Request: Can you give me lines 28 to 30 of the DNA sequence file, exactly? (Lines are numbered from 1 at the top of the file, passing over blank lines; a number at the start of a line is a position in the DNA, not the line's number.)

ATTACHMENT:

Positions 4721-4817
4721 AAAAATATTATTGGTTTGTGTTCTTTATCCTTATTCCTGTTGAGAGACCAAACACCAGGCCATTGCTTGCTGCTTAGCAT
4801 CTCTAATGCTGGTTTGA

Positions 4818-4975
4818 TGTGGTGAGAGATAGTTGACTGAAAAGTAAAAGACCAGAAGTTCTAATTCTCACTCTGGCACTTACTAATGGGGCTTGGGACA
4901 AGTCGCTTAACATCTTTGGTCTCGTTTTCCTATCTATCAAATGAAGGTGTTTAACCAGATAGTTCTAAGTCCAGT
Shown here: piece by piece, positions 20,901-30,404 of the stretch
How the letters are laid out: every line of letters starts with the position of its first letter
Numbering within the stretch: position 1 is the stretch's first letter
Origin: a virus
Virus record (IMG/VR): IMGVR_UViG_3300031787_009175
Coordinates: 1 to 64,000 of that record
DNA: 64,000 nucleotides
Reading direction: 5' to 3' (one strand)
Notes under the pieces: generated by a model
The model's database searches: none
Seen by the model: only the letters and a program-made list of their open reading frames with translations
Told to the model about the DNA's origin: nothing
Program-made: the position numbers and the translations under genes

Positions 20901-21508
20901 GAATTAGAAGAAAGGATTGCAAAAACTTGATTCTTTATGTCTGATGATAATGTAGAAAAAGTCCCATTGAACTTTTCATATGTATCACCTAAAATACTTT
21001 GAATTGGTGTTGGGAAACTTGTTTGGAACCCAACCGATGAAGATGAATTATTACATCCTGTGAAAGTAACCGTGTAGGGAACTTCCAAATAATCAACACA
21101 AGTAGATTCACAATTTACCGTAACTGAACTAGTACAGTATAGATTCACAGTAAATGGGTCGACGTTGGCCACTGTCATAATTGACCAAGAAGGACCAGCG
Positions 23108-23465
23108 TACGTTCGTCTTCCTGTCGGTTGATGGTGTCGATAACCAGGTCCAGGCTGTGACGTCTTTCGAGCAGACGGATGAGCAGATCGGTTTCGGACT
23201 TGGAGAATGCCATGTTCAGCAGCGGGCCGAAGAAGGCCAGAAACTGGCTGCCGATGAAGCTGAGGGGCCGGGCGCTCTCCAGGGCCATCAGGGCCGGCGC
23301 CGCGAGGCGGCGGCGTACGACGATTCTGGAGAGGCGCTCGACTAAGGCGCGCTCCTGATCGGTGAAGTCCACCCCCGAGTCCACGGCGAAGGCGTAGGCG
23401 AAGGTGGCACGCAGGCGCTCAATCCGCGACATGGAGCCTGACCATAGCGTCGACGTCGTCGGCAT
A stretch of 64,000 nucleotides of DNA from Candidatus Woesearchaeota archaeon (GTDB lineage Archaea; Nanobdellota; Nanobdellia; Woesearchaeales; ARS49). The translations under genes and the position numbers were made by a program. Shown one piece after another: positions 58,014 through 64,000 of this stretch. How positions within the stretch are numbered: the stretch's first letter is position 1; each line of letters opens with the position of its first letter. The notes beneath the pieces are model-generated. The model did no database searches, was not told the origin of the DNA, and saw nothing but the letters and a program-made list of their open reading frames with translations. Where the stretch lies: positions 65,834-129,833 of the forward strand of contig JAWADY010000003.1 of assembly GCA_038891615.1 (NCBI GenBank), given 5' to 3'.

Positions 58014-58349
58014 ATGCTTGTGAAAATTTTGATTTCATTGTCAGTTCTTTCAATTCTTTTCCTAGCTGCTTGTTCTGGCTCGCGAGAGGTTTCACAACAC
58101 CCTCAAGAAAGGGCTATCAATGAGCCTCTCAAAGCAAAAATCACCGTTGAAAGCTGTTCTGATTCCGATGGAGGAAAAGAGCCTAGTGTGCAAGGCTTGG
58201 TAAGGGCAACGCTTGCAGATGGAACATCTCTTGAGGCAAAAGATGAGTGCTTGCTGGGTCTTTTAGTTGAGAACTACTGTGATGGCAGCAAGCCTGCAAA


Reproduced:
23401 AAGGTGGCACGCAGGCGCTCAATCCGCGACATGGAGCCTGACCATAGCGTCGACGTCGTCGGCAT
A stretch of 64,000 nucleotides of DNA from Candidatus Woesearchaeota archaeon (GTDB lineage Archaea; Nanobdellota; Nanobdellia; Woesearchaeales; ARS49). The translations under genes and the position numbers were made by a program. Shown one piece after another: positions 58,014 through 64,000 of this stretch. How positions within the stretch are numbered: the stretch's first letter is position 1; each line of letters opens with the position of its first letter. The notes beneath the pieces are model-generated. The model did no database searches, was not told the origin of the DNA, and saw nothing but the letters and a program-made list of their open reading frames with translations. Where the stretch lies: positions 65,834-129,833 of the forward strand of contig JAWADY010000003.1 of assembly GCA_038891615.1 (NCBI GenBank), given 5' to 3'.

Positions 58014-58349